• Explosive ordnance disposal services
MWSG-27 runs the 2d MAW Drivers School which licenses Marines on humvees, 5-ton trucks, refueler trucks, and buses. It also runs the 2d MAW Air Base Ground Defense School, which trains Marines in the skills necessary to defend an airfield. MWSG-27 operates and maintains the only expeditionary airfield on the East Coast.
MARINE AIR CONTROL GROUP 28
Marine Air Control Group 28 was activated Sept. 1, 1967, and assigned the mission of providing, operating and maintaining the Marine Air Command and Control System of the 2d MAW.
In the performance of this mission, it employs some of the most advanced equipment available for command and control of tactical air operations. The personnel who operate and maintain the sophisticated system are among the most highly trained and skilled in the Marine Corps.
Through the use of computers and digital data links, many of the manual tasks have been replaced by automation. This provides a capability unequaled by any other service.
MACG-28 is the largest air control group in the Marine Corps, with five units and nearly 1,800 personnel located at four airfields. The group has a tactical air command squadron, a communications squadron, one air control squadron, an air support squadron and a low-altitude air defense battalion.
2D MARINE AIRCRAFT WING BAND
The Second Marine Aircraft Wing Band is the premier ceremonial unit that serves the Second Marine Aircraft Wing and MCAS Cherry Point. The band is comprised of 50 enlisted Marines and one officer. In addition to its’ ceremonial mission, the band showcases a variety of ensembles that include a jazz combo, brass quintets, dixieland band, show band and a full wind ensemble. Annually, the band travels an average of 30,000 miles and performs for more than 300 events both locally and abroad.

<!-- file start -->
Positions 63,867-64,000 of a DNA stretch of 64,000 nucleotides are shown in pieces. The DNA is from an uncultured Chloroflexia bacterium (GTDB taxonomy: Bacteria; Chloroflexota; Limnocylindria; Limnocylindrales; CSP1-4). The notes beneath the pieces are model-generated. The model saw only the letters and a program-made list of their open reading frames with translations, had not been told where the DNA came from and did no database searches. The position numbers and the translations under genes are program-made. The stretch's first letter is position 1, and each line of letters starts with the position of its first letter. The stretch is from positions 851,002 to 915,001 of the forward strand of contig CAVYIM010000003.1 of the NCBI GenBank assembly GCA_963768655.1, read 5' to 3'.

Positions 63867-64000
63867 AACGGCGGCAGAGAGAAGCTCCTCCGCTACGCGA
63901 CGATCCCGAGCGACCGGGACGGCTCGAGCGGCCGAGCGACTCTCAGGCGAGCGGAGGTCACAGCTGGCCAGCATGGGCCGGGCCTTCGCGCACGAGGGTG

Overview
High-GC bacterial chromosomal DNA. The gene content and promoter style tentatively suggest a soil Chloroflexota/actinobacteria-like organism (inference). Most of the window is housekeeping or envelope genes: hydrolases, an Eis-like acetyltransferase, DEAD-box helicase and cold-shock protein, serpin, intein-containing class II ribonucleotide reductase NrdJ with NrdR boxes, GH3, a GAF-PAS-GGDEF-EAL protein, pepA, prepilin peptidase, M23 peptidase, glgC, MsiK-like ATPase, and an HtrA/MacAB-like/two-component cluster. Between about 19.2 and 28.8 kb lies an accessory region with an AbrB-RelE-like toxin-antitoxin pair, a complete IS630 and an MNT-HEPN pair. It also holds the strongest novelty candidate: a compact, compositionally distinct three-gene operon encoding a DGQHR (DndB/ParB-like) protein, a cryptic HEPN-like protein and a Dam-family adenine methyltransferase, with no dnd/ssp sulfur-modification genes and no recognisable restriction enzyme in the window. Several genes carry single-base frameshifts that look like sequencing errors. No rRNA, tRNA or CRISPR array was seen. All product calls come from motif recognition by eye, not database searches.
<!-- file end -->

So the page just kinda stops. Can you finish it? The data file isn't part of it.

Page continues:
FLEET READINESS CENTER EAST
A tenant command, Fleet Readiness Center East provides full-spectrum aviation maintenance, repair and overhaul services to Navy and Marine Corps fleet units around the world. The center was established in 1943 as the Assembly and Repair Department of the Marine Corps Air Station. Since that time, FRC East has grown to be a leader in aviation maintenance.
FRC East performs maintenance, engineering and logistics support on various military aircraft, engines and components. Its customers include 202 Navy and Marine Corps activities, 24 foreign nations, five U.S. Air Force activities, three U.S. Army activities and two other federal agencies.
The facility is the only one of the U.S. Navy’s eight fleet readiness centers located on a Marine Corps installation and managed by Marine Corps officers. The center’s workload includes the maintenance and repair on several aircraft and primary aircraft engine systems. FRC East has the capabilities to perform major airframe modifications and repair on a wide variety of aircraft, including the H-46 Sea Knight, AV-8 Harrier, H-53D Sea Stallion, H-53E Super Stallion, MH-53E Sea Dragon, V-22 Osprey, AH-1 Cobra and UH-1 Huey. Additionally, it has the capability to provide in-service repairs for the EA-6B Prowler, C-130 Hercules, H-2 Sea Sprite, H-3 Sea King and H-60 Seahawk.
FRC East’s Power Plant Division overhauls, assembles and tests a wide variety of aircraft engines. Engines currently repaired include the F402, T58, T400 and T64. The center also maintains the engines used to power the VH-3 presidential-executive helicopters.
FRC East has repair capabilities for more than 17,000 items in its components program. Center personnel are always on call to meet the immediate needs of fleet units around the world. Services they provide include emergency field team repairs, field team modifications, fleet training, customer service and engineering support. When needed, these field teams can deploy quickly to almost any location. In one year’s time, for example, the center sent more than 500 field teams to eight countries, 19 states and 11 ships.
With approximately 3,600 military, civilian and contractor employees, FRC East is North Carolina’s largest industrial employer east of Interstate 95. The facility’s annual payroll is about $300 million.
FRC East has been designated as the DOD’s Vertical Lift Center of Excellence. It was established by Congress to advance the state of DOD vertical lift maintenance, repair and overhaul technologies through research, education and training, and technology transfer. The center accomplishes this through partnerships with government, industry and academic institutions.
NAVAL HEALTH CLINIC
General health care aboard Cherry Point is accomplished in several ways, dependent upon whether you are an active duty service member, a retiree or a dependent family member.